Today, peatland in the English uplands can be legally burnt between 1 October – 15 April. Burning in the uplands is increasing, with recent research finding a seven-fold increase in burning on peatland in England from the 1940s to the present, and burning increased at a rate of 11% per annum between 2001 to 2011 in Great Britain.
To give an idea of the scale - grouse moors in the northern uplands extend up to an estimated 2226 square kilometres – larger than Greater London. Many of these grouse moors lie within Special Areas of Conservation and Special Protection Areas, statutory designations intended to protect and restore their internationally important wildlife and habitats, including blanket bog.
In order to protect the vulnerable wildlife, this protection restricts the range of activities in these places, and so special consent must be obtained from Natural England in order to carry out burning. Information from Natural England suggests there is a damaging legacy of over 400 consents to burn blanket bog on grouse moors in north England’s internationally important protected areas, covering around 950 square kilometers of the (deep) peat soils this precious habitat depends on.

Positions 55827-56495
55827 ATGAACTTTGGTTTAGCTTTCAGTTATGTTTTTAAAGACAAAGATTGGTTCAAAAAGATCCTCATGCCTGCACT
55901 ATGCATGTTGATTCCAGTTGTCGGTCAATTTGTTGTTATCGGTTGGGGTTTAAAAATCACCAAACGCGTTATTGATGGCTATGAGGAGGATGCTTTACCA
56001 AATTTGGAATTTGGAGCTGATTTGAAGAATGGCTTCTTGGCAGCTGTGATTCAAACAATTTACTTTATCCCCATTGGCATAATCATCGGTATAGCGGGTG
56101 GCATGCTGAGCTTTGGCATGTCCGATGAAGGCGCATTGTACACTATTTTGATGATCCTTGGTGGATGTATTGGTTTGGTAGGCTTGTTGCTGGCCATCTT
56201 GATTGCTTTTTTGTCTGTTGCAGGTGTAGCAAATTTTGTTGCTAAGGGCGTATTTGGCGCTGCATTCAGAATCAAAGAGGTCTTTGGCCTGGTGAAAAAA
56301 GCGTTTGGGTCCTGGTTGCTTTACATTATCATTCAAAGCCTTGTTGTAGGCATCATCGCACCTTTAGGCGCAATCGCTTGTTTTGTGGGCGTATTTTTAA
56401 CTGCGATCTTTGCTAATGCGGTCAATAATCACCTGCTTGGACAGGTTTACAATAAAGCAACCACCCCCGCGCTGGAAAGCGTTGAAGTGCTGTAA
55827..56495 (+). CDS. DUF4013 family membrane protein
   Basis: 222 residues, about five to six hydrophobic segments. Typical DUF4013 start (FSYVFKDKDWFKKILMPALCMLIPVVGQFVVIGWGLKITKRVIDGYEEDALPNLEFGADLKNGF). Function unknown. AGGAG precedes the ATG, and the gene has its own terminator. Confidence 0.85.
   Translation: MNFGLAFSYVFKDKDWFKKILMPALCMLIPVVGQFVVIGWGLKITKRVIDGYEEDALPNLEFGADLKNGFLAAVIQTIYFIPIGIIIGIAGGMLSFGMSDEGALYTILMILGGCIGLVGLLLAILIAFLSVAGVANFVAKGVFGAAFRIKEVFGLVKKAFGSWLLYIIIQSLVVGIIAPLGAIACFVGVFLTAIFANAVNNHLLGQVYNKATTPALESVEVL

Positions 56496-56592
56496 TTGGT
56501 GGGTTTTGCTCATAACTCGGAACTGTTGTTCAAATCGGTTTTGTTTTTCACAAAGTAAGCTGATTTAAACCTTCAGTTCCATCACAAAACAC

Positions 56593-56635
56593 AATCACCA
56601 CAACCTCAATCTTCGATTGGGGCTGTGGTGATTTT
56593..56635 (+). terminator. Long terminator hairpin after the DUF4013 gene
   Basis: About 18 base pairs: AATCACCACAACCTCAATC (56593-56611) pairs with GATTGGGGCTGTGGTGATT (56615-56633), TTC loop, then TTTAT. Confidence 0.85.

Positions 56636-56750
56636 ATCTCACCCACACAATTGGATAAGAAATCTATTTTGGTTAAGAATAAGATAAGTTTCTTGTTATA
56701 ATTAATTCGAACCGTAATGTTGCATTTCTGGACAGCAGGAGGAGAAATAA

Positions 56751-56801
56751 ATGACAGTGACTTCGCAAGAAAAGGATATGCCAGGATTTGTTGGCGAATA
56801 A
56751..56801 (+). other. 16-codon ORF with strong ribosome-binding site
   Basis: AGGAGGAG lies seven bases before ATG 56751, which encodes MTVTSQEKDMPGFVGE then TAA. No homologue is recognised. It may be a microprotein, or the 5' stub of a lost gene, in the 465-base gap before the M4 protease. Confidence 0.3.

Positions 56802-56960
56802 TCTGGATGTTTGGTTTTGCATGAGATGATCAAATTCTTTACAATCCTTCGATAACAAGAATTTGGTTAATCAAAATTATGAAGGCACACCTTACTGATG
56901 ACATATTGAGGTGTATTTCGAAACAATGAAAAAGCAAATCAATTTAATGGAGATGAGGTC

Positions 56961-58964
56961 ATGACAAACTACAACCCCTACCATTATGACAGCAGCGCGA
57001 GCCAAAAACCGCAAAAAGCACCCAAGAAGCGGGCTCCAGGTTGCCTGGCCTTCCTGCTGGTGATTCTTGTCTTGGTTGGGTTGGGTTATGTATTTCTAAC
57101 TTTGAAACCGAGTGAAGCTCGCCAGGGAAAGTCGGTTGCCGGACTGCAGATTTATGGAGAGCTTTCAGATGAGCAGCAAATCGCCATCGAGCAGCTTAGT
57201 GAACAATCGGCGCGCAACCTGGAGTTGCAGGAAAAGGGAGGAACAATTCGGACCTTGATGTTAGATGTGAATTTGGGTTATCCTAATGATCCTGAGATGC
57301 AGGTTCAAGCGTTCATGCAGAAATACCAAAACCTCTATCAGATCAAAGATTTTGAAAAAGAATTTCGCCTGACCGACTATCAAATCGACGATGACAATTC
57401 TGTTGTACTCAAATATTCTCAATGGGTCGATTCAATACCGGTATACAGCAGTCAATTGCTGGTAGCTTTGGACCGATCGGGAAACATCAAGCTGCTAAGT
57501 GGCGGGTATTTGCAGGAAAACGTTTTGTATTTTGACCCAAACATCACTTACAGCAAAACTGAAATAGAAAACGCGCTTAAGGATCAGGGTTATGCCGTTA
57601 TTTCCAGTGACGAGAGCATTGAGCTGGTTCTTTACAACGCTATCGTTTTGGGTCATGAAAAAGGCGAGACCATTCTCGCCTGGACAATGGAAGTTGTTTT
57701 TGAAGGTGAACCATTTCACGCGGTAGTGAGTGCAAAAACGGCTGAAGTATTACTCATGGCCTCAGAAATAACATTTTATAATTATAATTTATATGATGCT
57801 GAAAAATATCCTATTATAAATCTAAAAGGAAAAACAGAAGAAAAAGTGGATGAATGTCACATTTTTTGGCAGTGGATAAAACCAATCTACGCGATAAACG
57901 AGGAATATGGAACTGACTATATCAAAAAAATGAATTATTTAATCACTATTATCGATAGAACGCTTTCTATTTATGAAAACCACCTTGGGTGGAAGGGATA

The EU has previously found that the UK Government is in breach of the law by allowing burning of these peatlands to take place. The Government agreed to rectify the situation and committed itself to end the damaging practice of burning peatland, and bring these important habitats into favourable condition. Natural England’s voluntary approach to halting burning has failed, with only a minority of estates giving up their consents to burn blanket bog.
If the Government is serious about tackling the climate and ecological crisis, it must make good of its commitment to end burning peatland habitats in the uplands and to scale up restoration such that degraded bogs are brought under positive management. The Government must introduce an immediate ban on the burning of blanket bog in England, to restore the wildlife and prevent further losses of carbon and increase their resilience to climate change.